Thursday, June 9, 2011

Reflections on Strategies for Reading and Writing

Sitting on the bank of a river, my first impression of the water is how it moves along in what appears to be a uniform and unchanging pace. Whether one was found on the surface of the stream or riding the bottom, whether one was in the heart of the river or riding the shoreline, there was but one speed for which we were aware of. But knowing how it really is, the waters swirl with varying currents, anything but constant and perpetual. I would imagine that there was a time when it was assumed that everyone read and write at the same pace, placing demand on the learner to keep pace that was set by their teacher. Sink or swim. One pace. One expectation. One size fits all. Regardless of what we “see” at the surface, the river is a churning current of liquid, always changing, always altering its true shape and mass. It is multidimensional in the truest form, and can never be mastered for its simplicity.
The world of education is an amazing place, one filled with new experiences in ways that exceed my imagination. The past two weeks have deepened my passion for learning new ways to help those who struggle with reading and writing, knowing that once they learn to use some of these new techniques, they will strengthen their capacity to learn. These practices add a new perspective to classroom learning, helping both strugglers and achievers to improve upon their skills.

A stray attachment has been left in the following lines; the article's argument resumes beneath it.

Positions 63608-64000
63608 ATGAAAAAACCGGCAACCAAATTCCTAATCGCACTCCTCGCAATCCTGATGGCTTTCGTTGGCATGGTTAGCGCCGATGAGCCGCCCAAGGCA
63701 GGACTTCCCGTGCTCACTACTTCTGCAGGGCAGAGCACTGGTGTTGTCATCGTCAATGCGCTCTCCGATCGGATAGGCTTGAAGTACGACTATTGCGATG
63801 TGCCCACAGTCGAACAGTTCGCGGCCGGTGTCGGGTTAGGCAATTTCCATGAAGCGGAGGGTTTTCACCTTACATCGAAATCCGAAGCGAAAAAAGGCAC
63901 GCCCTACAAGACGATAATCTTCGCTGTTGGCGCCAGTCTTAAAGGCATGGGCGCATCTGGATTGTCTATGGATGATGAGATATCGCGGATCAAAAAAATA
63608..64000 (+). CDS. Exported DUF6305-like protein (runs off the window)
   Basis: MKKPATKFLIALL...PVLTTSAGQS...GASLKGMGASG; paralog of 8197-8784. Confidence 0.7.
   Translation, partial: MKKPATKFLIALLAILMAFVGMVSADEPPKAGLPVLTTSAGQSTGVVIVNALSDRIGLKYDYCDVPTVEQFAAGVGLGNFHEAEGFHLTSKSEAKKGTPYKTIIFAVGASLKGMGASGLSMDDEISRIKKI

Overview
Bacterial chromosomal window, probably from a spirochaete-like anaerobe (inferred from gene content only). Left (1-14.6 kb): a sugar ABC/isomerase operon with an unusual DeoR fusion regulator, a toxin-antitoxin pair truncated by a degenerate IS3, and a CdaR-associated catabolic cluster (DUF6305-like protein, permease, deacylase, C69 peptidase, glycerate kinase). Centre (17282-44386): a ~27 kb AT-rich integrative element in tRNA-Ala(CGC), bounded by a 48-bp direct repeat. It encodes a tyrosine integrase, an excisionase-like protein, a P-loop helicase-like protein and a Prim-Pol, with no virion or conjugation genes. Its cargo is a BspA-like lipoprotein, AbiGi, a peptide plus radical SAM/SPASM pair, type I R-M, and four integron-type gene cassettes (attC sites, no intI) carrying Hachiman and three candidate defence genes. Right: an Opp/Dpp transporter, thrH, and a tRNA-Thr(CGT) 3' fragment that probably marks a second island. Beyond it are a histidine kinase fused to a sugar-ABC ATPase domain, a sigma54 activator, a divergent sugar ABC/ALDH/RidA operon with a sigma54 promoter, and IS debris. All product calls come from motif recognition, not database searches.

Much like the river for which I hold great respect, my classroom is never one dimensional in nature. Using the variety of instructional strategies provided to me, I play an important role in a student’s development of critical thinking, problem solving, and performance skills. The works of Tovani, Buehl and others have a proven track record of success, and these will be instrumental in how I work with young people in education. These strategies are there for the taking, but if they aren’t used, they cannot be further developed or enhanced to their total capability. It requires responsibility and accountability on my end, to open up that tool box and look for more than just a hammer and screwdriver. I have a wealth of specialized tools at my disposal and each of these was created with a purpose. It is more than understanding the content of what I am teaching, but also appreciating the tools which can chisel a unique flavor of charismatic character.
Monitoring my progress requires ongoing reflection of personal and professional practices, always looking for ways to improve upon individual skill sets. Written reflection represents that “day with the ducks” and assures that I stay the course of my true potential. It is thinking aloud about my wonderings, evaluating myself, and then identifying ways to grow as a professional. This is the road on which my journey now continues, one with curves to maneuver around and potholes to avoid, but best of all, my toolbox grows in dimensional depth and fortitude.

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